Best idea. There's a crane repair/supply two miles away. They swage cables up to 1-1/2" thick. Of course, they will be pricey.

                Using chain for predictability and manageability also good. Lots more you can do with chain.

                Like the Country song, "What was I THINKING?"

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                • #9
                  I used to build tooling and do production setups for a cable manufacturer and I don’t ever remember us using aluminum fittings. Stainless, zinc plated carbon steel and brass are what I remember working with.
                  I’m thinking that potential galvanic action in moist environments makes the aluminum less desirable.

                  We did anything from tiny computer printer cables to Automotive Lift safety cables that had to hold up a pull test to 18,000 lbs. When one of those let loose on the test machine it was as loud as a 12 gauge.
                  Illigitimi non Carborundum 😎
                  9X49 Birmingham Mill, Reid Model 2C Grinder, 13x40 ENCO GH Lathe, 6X18 Craftsman lathe, Sherline CNC mill, Eastwood TIG200 AC/DC and lots of stuff from 30+ years in the trade and 15.5 in refinery unit operations. Now retired. El Paso, TX

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                  • #10
                    Originally posted by Tim The Grim View Post
                    I used to build tooling and do production setups for a cable manufacturer and I don’t ever remember us using aluminum fittings. Stainless, zinc plated carbon steel and brass are what I remember working with.
                    I’m thinking that potential galvanic action in moist environments makes the aluminum less desirable.

                    We did anything from tiny computer printer cables to Automotive Lift safety cables that had to hold up a pull test to 18,000 lbs. When one of those let loose on the test machine it was as loud as a 12 gauge.
                    Monster sizes appear to be be often aluminium. PDF I posted goes only up to 60mm or abouts 2½" diameter but even aluminium ferrule needs 1800 ton press at that size.
                    I can only imagine what 4" steel ferrule would need .. 15 000 tons or so

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                    • #11
                      Lifting strops are pretty cheap, and amazingly strong. They also go around corners without complaint, as long as the corners don't have sharp edges. Wire rope is horrible stuff to handle.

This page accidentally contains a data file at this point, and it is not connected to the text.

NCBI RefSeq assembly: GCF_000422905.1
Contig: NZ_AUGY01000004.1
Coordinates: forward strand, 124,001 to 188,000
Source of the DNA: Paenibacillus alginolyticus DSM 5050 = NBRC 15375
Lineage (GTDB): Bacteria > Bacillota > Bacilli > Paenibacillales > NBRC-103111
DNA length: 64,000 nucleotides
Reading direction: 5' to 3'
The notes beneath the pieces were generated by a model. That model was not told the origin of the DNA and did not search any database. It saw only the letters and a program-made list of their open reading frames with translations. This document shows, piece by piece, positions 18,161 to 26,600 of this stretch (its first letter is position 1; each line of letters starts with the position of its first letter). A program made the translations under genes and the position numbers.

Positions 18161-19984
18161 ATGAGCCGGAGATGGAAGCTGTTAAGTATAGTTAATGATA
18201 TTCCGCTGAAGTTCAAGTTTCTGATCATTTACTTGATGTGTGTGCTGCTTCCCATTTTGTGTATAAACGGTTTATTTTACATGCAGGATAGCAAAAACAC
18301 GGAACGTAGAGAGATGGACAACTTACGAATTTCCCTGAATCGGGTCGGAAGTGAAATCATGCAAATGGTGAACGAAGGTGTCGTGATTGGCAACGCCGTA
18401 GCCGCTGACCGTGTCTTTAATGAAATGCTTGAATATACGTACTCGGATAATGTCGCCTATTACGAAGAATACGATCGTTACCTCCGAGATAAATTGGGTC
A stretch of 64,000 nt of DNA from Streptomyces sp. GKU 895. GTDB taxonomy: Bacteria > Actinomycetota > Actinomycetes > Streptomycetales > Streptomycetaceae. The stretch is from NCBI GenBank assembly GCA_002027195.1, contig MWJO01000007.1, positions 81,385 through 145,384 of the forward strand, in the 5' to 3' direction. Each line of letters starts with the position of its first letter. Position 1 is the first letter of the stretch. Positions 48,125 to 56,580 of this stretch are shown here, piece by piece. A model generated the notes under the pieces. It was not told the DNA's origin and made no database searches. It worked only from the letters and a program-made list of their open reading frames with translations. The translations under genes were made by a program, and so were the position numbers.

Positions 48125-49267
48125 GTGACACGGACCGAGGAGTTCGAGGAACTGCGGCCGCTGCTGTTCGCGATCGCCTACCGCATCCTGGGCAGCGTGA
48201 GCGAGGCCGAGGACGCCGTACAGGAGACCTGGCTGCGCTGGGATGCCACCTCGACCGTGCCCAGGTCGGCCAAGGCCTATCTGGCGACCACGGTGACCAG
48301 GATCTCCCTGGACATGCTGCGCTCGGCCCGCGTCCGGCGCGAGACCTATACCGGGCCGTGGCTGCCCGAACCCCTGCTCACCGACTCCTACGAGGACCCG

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                      • #12
                        I believe Menard's sells crimp sleeves and crimping tools. I know they go to 3/16". Not sure about 1/4".
                        You could do a Flemish eye splice and just use a crimp sleeve on the tail.

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                        • #13
                          Hardware stores have these yellow truck tie down straps with ridiculous tensile strength. https://www.homedepot.com/p/Vestil-R...7-RH/303100285 6800 lbs.

                          Think I'll go with them. I have a sewing kit for making eyes in 3/4" dock line, and that would be perfect for making custom lifting straps. I think maybe going with wire not such a good idea after all.

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                          • #14
                            So I was right in thinking that you wanted the wire cable for wrapping around things. A combination of chain and cargo strapping will be WAY better. Not to mention that it does not take a whole lot of abuse with wire to cause broken strands that love to dig into exposed flesh.
                            Chilliwack BC, Canada

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                            • #15
                              I have a simple 5 stage clamp I use. I could take a picture of both sides with scales for relation if you want? The clamp is made by the manufactures of the wire clamps. JR

                              Edit: Thats what they are called, couldnt remember. nicopress.
                              Last edited by JRouche; 02-21-2020, 08:17 PM.
                              My old yahoo group. Bridgeport Mill Group

                              https://groups.yahoo.com/neo/groups/...port_mill/info